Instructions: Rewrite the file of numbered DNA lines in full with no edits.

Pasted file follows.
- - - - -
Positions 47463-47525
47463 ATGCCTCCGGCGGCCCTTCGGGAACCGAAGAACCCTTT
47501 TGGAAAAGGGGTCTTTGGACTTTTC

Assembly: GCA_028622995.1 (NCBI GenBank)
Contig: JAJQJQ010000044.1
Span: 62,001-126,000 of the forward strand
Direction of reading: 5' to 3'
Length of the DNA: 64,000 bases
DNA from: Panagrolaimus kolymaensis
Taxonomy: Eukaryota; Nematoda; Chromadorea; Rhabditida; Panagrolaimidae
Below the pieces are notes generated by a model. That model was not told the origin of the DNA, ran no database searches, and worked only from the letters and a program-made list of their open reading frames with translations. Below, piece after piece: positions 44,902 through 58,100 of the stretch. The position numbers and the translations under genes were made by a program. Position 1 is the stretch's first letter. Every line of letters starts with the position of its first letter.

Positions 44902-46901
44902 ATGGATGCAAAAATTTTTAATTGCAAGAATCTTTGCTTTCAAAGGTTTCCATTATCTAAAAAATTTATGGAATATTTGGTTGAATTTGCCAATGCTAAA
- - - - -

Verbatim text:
Positions 47463-47525
47463 ATGCCTCCGGCGGCCCTTCGGGAACCGAAGAACCCTTT
47501 TGGAAAAGGGGTCTTTGGACTTTTC

Assembly: GCA_028622995.1 (NCBI GenBank)
Contig: JAJQJQ010000044.1
Span: 62,001-126,000 of the forward strand
Direction of reading: 5' to 3'
Length of the DNA: 64,000 bases
DNA from: Panagrolaimus kolymaensis
Taxonomy: Eukaryota; Nematoda; Chromadorea; Rhabditida; Panagrolaimidae
Below the pieces are notes generated by a model. That model was not told the origin of the DNA, ran no database searches, and worked only from the letters and a program-made list of their open reading frames with translations. Below, piece after piece: positions 44,902 through 58,100 of the stretch. The position numbers and the translations under genes were made by a program. Position 1 is the stretch's first letter. Every line of letters starts with the position of its first letter.

Positions 44902-46901
44902 ATGGATGCAAAAATTTTTAATTGCAAGAATCTTTGCTTTCAAAGGTTTCCATTATCTAAAAAATTTATGGAATATTTGGTTGAATTTGCCAATGCTAAA